Tuesday 23 May 2017

Golang gotcha #2: Methods without pointer receivers cannot modify the actual receiver object

One gotcha that most newcomers to the language run into involves pointer receivers. A method on a struct is declared with a receiver such as those above. Meow is a method on struct type Cat with a receiver of c. c here is similar to self in Python, though we name it by convention as an acronym of the struct name rather than self. In the first example, when Meow() is called, c, the instance the method is called on, is passed as though it were an argument of the method.

If the method were instead defined with a pointer receiver as in the second example, then c would evaluate to a reference to the Cat instance.

Thus the impact of using non-pointer receivers is:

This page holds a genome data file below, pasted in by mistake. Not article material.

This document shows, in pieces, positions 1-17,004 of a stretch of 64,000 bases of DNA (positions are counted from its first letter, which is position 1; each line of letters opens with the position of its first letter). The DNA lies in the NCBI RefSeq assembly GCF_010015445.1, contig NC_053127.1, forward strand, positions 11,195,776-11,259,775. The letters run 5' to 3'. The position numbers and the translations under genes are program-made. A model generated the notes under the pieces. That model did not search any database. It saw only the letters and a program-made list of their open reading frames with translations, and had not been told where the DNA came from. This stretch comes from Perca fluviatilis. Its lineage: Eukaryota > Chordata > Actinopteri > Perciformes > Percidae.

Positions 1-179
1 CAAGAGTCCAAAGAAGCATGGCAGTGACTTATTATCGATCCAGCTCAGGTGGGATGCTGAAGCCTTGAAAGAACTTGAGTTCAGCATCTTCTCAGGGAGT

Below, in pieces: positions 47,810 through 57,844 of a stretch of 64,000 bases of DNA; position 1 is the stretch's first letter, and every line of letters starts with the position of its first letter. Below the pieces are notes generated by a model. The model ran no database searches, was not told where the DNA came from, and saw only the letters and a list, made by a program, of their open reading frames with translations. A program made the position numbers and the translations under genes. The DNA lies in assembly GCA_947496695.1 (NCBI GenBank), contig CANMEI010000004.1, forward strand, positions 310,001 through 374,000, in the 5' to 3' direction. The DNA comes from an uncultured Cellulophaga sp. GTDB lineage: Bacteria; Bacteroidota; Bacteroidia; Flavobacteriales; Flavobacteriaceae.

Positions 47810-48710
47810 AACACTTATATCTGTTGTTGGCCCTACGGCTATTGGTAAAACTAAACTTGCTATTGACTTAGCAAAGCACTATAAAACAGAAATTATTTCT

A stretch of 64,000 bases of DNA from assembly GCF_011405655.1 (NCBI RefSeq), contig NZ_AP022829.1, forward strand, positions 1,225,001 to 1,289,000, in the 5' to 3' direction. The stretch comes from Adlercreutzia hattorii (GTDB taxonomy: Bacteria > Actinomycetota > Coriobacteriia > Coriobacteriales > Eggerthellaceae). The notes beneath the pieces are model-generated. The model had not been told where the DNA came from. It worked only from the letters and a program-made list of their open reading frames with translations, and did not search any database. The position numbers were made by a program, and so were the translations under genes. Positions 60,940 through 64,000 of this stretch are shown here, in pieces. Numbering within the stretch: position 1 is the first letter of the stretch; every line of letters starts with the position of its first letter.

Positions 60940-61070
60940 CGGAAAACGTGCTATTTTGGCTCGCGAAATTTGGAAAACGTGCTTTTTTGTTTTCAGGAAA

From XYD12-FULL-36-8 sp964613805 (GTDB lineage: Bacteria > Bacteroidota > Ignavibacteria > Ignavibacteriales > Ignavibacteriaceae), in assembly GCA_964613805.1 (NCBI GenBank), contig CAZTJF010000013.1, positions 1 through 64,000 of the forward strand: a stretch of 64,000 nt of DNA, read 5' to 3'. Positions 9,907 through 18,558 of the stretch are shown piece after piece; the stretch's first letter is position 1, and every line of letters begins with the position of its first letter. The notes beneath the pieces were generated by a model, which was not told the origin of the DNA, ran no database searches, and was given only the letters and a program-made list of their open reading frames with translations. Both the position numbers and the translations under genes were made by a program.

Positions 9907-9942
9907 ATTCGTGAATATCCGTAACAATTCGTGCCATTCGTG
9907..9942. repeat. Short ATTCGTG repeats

1) Additional memory overhead from copying.
2) Immutability of the actual receiver. This is the major gotcha, this means that methods declared with a non-pointer receiver cannot persist changes to the instance outside the scope of the method.

See this example for a demonstration:

I think that non-pointer receiver methods are more trouble than they are worth. It may seem wise to use them on methods that do not mutate the instance such as Get() and the like but there is a real danger it will come back to bite you in the form of a hard to diagnose bug.

Notable mention in golang docs:

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